Monday was my last day of dog sitting. Don’t take it the wrong way if I say “Thank God.” It was fun, but of course we are strangers who don’t follow the routine exactly and so every animal expressed their concern about the (in my opinion miniscule) adjustments to their schedules in a variety of ways. It kept me on my toes and a little nervous the whole time, wondering who would do what next.
The dogs, waking up in a bedroom with no people in it (and being unable to tell time) thought that 5 or 6am was morning. Obviously, as the people who were usually in the bed were not there and so must be up and around already. We tried simply staying in our bed one morning and letting them wander the house for a bit, bit that too was a bad idea. I guess not all dogs desperately ask to be let out in the morning, but still find a place to relieve themselves. Thank goodness they have no carpets in their house.
After their breakfast they settled in for their post meal naps, the blonde out in the garden and the redhead near my feet while I read architecture magazines and enjoyed the sunshine. She got up at one point and I assumed she walked over to where the other dog was sleeping to get in the shade. But I couldn’t see either of them because of the charming, ancient stone shelter situated close to the house. She was gone so long that I thought I should check on her…and she wasn’t there. Yikes! Again, the thought of losing an entire animal, especially their favorite one, made me feel a little sick. OK, terrified.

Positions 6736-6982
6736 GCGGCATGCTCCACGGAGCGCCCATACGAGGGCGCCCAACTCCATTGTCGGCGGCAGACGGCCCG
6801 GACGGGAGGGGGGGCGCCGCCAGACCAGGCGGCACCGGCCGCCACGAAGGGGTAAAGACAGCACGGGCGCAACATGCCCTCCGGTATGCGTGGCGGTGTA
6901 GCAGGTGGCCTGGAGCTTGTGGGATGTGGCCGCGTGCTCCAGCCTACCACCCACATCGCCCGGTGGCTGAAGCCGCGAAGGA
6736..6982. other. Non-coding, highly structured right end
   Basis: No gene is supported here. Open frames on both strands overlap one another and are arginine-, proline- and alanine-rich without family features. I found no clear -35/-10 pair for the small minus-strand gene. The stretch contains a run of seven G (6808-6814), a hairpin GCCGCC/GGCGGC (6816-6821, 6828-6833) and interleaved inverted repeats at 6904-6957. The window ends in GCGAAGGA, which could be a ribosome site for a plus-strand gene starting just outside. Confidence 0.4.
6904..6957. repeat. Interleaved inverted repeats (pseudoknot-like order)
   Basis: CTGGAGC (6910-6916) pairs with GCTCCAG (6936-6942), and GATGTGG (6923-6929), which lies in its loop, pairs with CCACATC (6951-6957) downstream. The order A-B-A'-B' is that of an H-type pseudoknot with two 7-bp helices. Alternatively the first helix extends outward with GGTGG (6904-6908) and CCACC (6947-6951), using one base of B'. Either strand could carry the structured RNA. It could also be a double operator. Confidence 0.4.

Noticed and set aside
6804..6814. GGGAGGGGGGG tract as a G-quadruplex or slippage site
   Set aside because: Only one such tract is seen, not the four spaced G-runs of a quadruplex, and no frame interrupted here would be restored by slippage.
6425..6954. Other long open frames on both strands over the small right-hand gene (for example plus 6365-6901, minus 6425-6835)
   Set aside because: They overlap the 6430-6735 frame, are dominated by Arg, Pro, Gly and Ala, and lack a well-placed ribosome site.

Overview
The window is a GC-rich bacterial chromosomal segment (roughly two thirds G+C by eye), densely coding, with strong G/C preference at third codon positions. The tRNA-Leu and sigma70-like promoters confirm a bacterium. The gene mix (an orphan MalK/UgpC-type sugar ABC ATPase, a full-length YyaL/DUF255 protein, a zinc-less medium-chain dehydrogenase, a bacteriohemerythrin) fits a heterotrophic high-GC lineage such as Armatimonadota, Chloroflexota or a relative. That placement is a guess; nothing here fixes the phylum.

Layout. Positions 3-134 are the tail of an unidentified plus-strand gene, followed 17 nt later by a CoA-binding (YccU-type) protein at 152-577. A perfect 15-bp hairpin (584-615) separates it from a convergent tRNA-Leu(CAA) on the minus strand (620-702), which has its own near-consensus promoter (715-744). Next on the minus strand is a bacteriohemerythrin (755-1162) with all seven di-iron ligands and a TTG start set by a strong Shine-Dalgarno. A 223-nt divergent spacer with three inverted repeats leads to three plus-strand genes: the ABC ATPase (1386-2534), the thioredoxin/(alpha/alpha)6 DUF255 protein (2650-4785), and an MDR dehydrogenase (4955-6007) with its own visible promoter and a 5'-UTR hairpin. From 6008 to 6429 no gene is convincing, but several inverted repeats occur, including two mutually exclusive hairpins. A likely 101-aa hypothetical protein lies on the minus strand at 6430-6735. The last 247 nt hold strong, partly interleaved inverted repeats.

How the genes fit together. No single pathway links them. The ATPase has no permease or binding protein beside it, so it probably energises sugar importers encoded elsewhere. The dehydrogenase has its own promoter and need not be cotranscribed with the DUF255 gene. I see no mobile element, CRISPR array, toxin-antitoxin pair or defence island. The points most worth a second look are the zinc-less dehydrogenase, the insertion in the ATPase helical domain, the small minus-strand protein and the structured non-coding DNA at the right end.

I looked at the two dogs, blissfully panting with little smiles on their faces, and I could tell the redhead was thinking “That was pretty cool.” I decided not to brush them yet again, but to open my motherly eyes in the back of my head. That one taste of freedom and independence will inspire further escapes. She actually didn’t try to wander off again, thank goodness. She moved on to something all new and exciting. She was really getting in touch with her inner dog . Suddenly she started digging at the bottom of a probably hundred year old tree like she stood a chance of uprooting it. Silly dog. And of course, dogs are single minded enough to remain focused on the current fascination for hours. No matter how many times I tried to distract her, yes even tried to bribe with another biscuit, she kept going back to that tree. Finally I sat next to her at the bottom of the tree and held her back from digging. We didn’t leave the tree, but we tried very, very hard not to dig.
When her husband drove me back to town he remarked that the redhead was so relaxed and calm, very unlike the dog they left. But he seemed happy about it. I told him she might be just extremely tired from her two long journeys this morning. I described the second solo walk and he said that she never goes off on her own. That she must be finally feeling that their home is her home. I told him about the digging. I had to, he couldn’t possibly miss the pile of dirt she created. Again, instead of concern he was excited. That’s what her breed does, they like to dig! She is really getting comfortable with their home and her life there and he was thrilled. He looked at me like I’d done something magical, which I didn’t. He also mentioned the coming trip in August with excitement.
I’m torn. Yay, I will have work. But it has been almost overwhelming. I had to stop and remind myself that next time I won’t be wearing the cast from hell and Leif will not be working elsewhere. It will be August, when Florence becomes an oven and tourists go to the coast instead. And so we will get to be in the much cooler mountains in a quiet and beautiful place. With two furry friends, two witches familiars and a nightingale in an olive tree.